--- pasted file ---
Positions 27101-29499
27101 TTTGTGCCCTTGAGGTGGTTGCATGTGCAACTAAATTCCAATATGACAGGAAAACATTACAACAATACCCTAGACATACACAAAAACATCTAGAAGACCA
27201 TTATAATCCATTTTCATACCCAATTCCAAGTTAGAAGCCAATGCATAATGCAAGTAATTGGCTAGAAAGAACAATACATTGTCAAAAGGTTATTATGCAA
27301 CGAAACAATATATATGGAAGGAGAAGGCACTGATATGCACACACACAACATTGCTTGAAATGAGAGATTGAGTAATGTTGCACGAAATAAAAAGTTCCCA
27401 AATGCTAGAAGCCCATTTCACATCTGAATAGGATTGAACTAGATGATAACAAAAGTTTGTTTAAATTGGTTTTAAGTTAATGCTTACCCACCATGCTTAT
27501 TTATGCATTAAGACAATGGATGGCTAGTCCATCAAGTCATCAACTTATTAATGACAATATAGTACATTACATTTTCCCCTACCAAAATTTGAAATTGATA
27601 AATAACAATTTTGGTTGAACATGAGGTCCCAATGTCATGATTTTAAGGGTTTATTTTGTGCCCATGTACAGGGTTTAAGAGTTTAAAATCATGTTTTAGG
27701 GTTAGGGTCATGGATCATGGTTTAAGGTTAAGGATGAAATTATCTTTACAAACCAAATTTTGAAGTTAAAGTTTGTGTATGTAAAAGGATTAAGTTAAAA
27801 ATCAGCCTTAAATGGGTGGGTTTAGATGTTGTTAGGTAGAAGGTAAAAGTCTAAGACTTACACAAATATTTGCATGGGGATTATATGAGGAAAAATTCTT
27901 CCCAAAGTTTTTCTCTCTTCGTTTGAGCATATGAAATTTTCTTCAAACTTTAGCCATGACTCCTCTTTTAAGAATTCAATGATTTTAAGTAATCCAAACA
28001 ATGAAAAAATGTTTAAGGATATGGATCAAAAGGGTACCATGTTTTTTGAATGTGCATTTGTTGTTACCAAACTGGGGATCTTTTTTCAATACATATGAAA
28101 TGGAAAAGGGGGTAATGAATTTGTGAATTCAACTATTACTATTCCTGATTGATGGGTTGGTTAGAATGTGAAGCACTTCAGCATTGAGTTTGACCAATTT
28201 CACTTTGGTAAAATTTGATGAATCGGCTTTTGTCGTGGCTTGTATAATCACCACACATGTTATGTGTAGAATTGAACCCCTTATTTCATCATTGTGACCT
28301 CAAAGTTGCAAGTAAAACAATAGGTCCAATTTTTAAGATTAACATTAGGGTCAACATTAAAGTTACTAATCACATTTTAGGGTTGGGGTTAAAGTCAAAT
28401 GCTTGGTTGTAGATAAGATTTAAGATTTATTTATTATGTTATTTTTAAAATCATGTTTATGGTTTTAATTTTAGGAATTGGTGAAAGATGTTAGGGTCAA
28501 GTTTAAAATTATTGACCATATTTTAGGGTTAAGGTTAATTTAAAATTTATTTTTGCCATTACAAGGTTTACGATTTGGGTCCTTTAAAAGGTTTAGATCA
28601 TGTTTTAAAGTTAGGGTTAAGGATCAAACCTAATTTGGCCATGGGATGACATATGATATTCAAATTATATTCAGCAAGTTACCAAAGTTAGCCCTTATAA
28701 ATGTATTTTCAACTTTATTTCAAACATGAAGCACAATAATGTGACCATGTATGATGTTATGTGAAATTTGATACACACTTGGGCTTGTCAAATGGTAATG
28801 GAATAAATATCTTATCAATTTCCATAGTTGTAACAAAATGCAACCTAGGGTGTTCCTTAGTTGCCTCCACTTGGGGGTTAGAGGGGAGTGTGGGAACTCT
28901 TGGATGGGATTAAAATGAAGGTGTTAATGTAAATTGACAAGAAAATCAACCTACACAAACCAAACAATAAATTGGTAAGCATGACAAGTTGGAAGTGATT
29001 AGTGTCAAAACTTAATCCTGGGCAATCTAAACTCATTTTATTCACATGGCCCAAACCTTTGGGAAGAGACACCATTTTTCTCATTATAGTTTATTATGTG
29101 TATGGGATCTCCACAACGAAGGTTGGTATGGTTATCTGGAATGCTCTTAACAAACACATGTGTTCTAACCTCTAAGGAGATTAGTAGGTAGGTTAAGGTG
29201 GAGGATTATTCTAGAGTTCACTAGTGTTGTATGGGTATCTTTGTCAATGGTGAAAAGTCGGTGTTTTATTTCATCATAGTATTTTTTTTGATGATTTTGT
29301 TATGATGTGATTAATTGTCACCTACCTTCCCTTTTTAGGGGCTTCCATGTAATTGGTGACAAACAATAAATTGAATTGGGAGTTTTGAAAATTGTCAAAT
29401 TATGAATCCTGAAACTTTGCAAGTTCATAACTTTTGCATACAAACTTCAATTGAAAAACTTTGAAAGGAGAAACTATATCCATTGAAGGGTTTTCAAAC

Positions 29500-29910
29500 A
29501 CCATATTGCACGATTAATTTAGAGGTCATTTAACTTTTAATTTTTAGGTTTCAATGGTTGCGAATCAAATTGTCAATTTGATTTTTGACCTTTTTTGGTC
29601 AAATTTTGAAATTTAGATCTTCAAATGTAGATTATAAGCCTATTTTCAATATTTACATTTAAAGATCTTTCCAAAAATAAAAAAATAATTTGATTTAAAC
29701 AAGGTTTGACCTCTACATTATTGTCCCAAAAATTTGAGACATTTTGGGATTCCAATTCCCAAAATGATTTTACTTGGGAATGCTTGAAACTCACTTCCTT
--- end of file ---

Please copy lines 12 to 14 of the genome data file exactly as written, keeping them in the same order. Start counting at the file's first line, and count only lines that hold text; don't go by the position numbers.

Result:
28101 TGGAAAAGGGGGTAATGAATTTGTGAATTCAACTATTACTATTCCTGATTGATGGGTTGGTTAGAATGTGAAGCACTTCAGCATTGAGTTTGACCAATTT
28201 CACTTTGGTAAAATTTGATGAATCGGCTTTTGTCGTGGCTTGTATAATCACCACACATGTTATGTGTAGAATTGAACCCCTTATTTCATCATTGTGACCT
28301 CAAAGTTGCAAGTAAAACAATAGGTCCAATTTTTAAGATTAACATTAGGGTCAACATTAAAGTTACTAATCACATTTTAGGGTTGGGGTTAAAGTCAAAT